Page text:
I have a related question that I think somewhat falls into the context of this thread: Is there any NI documentation on the execution times of all their built-in function blocks?
As illustrated in this previous VI, it takes a higher N-value to realize a delay given the speed. Though for developers utilizing the FPGA this could become something to deal with. I am programming a non-deterministic loop for the RT portion of a build and much of my information, though not at FPGA speeds, cycles a lot faster and gets written to the FPGA. I'm always interested in utilizing something more simple and efficient if it's available to me. Am I mistaken in being concerned about this? I've also been trying to avoid shared variable references as much as possible.
I don't have a particularly good answer for your question, I too daily face which is the most efficient way to code labview.
My best advice is to think in assembler. What is the CPU going to have to do.
In my opinion there are 2 types of VI's,
1. Basic, efficient, Heavy lifting VI's
2. Easy VI's to make your block diagram neat. Tend to be multifunction and as a byproduct, inefficient
Each has their place in labview,
For applications that use lots of computation, memory manipulation or data searches I find it better to take control and work at an elemental level.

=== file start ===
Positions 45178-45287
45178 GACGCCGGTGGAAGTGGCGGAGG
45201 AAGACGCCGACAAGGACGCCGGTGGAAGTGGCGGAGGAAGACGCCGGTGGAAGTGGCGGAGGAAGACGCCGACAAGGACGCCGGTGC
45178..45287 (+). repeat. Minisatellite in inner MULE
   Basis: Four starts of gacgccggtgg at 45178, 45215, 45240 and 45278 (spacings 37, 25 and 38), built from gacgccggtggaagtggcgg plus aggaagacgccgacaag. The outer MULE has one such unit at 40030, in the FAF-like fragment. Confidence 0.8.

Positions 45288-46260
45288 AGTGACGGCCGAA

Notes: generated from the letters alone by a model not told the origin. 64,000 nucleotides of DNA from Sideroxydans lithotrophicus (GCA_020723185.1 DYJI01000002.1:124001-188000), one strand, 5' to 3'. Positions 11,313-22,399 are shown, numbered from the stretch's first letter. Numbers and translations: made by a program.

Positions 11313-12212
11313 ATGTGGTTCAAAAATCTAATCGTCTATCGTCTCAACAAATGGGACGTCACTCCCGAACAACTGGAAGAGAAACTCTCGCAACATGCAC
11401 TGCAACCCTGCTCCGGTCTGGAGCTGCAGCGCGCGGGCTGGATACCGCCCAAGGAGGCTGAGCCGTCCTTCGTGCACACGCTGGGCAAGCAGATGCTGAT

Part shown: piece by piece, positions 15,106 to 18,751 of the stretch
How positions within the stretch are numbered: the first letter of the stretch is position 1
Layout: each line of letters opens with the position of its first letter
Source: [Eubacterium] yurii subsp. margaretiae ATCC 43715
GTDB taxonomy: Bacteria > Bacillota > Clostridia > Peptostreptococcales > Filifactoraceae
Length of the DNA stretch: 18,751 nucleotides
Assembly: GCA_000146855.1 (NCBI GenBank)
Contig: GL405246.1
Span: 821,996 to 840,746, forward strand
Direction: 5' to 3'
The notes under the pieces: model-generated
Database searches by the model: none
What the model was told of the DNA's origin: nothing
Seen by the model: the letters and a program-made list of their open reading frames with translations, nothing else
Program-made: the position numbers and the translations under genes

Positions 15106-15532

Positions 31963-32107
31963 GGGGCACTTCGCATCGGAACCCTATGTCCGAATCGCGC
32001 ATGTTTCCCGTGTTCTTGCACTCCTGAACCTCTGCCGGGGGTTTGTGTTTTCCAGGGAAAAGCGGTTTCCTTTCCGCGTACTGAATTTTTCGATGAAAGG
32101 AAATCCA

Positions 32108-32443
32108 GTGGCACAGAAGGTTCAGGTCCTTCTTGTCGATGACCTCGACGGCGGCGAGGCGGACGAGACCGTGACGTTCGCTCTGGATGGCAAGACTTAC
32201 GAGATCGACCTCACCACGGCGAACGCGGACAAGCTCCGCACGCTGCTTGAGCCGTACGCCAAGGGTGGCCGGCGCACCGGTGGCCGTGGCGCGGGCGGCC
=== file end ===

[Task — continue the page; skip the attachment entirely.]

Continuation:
A good example is the "mean ptbyt" function
It is a fantastic module if you need all of the statistical data.
If not, there (may be) is many computations being performed that you don't need. I can't predict how LV will optimise the code.
If you just want to add up all the values and divide by the number, you would be better off using a for loop, or if you are the trusting sort, use the array sum function.
I added this example as a discussion topic. I would use the labview sum function because I don't see how LV could over complicate it.
I also use "In placeness", bitter experience has shown that if you don't actively control the memory, you may end up with many copies, consuming valuable cpu cycles and memory.
It is a double edged sword, as I found out recently, if you wire across an inplace structure, there is a tendancy to make copies. There is an inplace in-out element to compensate for this.
If you are not comfortable with inplace, use "replace array element" and bundle/unbundle.
Another neat trick i learned from reverse engineering the compress digital waveform vi is re-using memory.
An array into a vi can be used to store the outgoing data, Resize it as the last step before wiring it to the indicator.
As above, Don't be afraid to reverse engineer Labview VI's.
Their code in general is quite good, but may be ineffecient due to added functionality.
Strip out the good, efficient code tweak it to your high efficiency application.
Lookups and searches.
Index = good
1d string search = Bad
Sometimes a for loop with a conditianal terminal can be more efficient that a 1d lookup eg, multi variable lookup.
Hope that this helps
If you are very concerned with your performance in all of your applications, National Instruments does offer a LabVIEW Performance training class.
We do not publish any kind of document benchmarking all of our build-in functions. That is largely dependent on system configuration and specific use.
Have a great day,